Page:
The people who stand up to people like the hereditary, autocratic dictator David, are just like David before he became a hereditary, autocratic dictator. They are showing something that we Catholics call "courage", which is when you stand up to autocratic dictators.

Courage was invented by the Greeks, along with justice, temperance and their sister, Prudence. Together these are the four cardinal ways of being good. They were such good ideas that we Catholics decided to adopt them and keep them alive for the sake of humanity. Has anyone mentioned Saint Augustine or Saint Thomas Aquinas lately? Thought not. Well they thought the four ways of being good were good too, so they decided to pass them on.

Being good took a bit of a dive after the Renaissance and then disappeared completely due to that wretched, secular Enlightenment. But the world hasn't been a complete wreck since then. After the war, philosophers rediscovered being good again. They found out that Catholicism, along with all the great religions, had advocated being good. Even Confucianism advocated being good. Confucius invented being good at about the same time as the Greeks, but he was very far away. It was still mainly religious people who thought being good was a good idea though.

So as autocratic dictators are swept away by people like David before he became an autocratic dictator, being good is surely an idea whose time has come.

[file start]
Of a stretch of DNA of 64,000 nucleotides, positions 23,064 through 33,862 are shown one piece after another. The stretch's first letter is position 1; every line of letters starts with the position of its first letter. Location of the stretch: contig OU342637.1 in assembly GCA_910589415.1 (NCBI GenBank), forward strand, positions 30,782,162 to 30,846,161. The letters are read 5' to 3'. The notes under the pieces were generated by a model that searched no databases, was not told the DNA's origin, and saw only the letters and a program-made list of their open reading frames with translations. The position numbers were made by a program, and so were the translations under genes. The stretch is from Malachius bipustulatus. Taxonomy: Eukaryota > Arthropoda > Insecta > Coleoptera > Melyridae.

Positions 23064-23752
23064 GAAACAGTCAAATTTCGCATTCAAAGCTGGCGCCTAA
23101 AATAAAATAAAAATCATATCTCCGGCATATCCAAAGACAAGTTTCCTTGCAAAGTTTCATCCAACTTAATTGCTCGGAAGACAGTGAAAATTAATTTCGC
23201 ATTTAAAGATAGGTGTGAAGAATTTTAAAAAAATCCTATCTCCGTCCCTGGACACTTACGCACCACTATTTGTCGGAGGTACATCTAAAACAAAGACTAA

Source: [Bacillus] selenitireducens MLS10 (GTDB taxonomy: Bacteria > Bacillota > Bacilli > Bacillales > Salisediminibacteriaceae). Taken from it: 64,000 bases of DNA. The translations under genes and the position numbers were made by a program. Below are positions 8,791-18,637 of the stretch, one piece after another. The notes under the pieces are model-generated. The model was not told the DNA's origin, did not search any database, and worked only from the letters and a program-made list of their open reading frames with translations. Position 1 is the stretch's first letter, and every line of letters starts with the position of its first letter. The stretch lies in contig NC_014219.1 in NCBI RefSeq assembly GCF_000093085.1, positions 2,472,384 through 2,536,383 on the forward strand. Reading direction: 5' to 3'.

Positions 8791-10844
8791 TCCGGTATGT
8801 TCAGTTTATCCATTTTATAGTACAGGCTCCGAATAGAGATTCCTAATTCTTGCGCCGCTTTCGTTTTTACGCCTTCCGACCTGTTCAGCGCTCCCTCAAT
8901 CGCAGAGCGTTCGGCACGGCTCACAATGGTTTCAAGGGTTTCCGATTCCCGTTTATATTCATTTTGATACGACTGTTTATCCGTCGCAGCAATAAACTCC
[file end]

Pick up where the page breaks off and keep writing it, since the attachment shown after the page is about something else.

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Clifford Longley, a distinguished Catholic gentleman who talks a lot about religion, Platitude of the Year Winner 2010 
Monday, 31 October, 2011, 08:30 AM - Longley
Rating 3 out of 5 (Fairly platitudinous)

Now then, now then, Sir Jimmy Saville is dead. He did a great deal of work for charity. It just so happens that he was a Catholic. He received an OBE, then a knighthood, then a papal knighthood for his charity work. Did I mention that he was a Catholic?

He was a kind of holy fool. As it 'appens, Francis of Assisi was a holy fool too. So was John the Baptist. Dostoevsky wasn't a holy fool, but he did mention holy fools. The Russian Orthodox even have a word for holy fools. They call holy fools Euro-divies, which means "holy fools".

Saint Paul wasn't a holy fool, but goodness gracious he also mentioned holy fools. He said that wisdom was foolish and foolishness was wise. Which I think is very wise and therefore foolish, and therefore wise.